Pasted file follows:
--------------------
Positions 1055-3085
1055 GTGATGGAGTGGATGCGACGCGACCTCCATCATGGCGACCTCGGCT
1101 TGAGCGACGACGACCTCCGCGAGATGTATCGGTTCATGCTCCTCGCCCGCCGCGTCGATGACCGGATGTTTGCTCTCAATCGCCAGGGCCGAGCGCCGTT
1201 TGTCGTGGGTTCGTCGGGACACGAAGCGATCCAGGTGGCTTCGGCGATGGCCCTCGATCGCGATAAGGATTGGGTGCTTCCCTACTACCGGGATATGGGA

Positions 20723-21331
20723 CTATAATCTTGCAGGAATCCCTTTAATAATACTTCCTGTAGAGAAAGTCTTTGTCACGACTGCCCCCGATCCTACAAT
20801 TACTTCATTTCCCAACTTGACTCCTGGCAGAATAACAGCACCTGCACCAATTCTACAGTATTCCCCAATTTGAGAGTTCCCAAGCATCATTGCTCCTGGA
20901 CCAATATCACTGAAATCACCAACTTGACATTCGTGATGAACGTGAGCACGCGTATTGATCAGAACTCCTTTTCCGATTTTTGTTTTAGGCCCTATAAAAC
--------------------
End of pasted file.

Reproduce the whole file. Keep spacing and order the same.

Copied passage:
Positions 1055-3085
1055 GTGATGGAGTGGATGCGACGCGACCTCCATCATGGCGACCTCGGCT
1101 TGAGCGACGACGACCTCCGCGAGATGTATCGGTTCATGCTCCTCGCCCGCCGCGTCGATGACCGGATGTTTGCTCTCAATCGCCAGGGCCGAGCGCCGTT
1201 TGTCGTGGGTTCGTCGGGACACGAAGCGATCCAGGTGGCTTCGGCGATGGCCCTCGATCGCGATAAGGATTGGGTGCTTCCCTACTACCGGGATATGGGA

Positions 20723-21331
20723 CTATAATCTTGCAGGAATCCCTTTAATAATACTTCCTGTAGAGAAAGTCTTTGTCACGACTGCCCCCGATCCTACAAT
20801 TACTTCATTTCCCAACTTGACTCCTGGCAGAATAACAGCACCTGCACCAATTCTACAGTATTCCCCAATTTGAGAGTTCCCAAGCATCATTGCTCCTGGA
20901 CCAATATCACTGAAATCACCAACTTGACATTCGTGATGAACGTGAGCACGCGTATTGATCAGAACTCCTTTTCCGATTTTTGTTTTAGGCCCTATAAAAC